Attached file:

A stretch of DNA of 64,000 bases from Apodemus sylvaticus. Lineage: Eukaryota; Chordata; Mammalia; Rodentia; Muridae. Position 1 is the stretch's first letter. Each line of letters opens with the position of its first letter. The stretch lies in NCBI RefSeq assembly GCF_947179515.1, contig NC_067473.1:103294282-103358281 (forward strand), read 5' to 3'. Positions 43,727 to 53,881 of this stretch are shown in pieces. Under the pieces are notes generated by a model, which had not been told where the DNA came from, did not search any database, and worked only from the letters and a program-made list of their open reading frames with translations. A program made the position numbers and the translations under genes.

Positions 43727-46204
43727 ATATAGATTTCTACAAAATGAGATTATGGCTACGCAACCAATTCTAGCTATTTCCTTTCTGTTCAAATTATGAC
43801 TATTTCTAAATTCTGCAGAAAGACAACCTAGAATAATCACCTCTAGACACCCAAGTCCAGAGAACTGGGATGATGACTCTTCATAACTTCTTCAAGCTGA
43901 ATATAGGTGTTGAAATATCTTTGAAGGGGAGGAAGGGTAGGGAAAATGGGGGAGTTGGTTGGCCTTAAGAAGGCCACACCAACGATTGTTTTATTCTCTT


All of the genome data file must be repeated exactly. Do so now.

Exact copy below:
A stretch of DNA of 64,000 bases from Apodemus sylvaticus. Lineage: Eukaryota; Chordata; Mammalia; Rodentia; Muridae. Position 1 is the stretch's first letter. Each line of letters opens with the position of its first letter. The stretch lies in NCBI RefSeq assembly GCF_947179515.1, contig NC_067473.1:103294282-103358281 (forward strand), read 5' to 3'. Positions 43,727 to 53,881 of this stretch are shown in pieces. Under the pieces are notes generated by a model, which had not been told where the DNA came from, did not search any database, and worked only from the letters and a program-made list of their open reading frames with translations. A program made the position numbers and the translations under genes.

Positions 43727-46204
43727 ATATAGATTTCTACAAAATGAGATTATGGCTACGCAACCAATTCTAGCTATTTCCTTTCTGTTCAAATTATGAC
43801 TATTTCTAAATTCTGCAGAAAGACAACCTAGAATAATCACCTCTAGACACCCAAGTCCAGAGAACTGGGATGATGACTCTTCATAACTTCTTCAAGCTGA
43901 ATATAGGTGTTGAAATATCTTTGAAGGGGAGGAAGGGTAGGGAAAATGGGGGAGTTGGTTGGCCTTAAGAAGGCCACACCAACGATTGTTTTATTCTCTT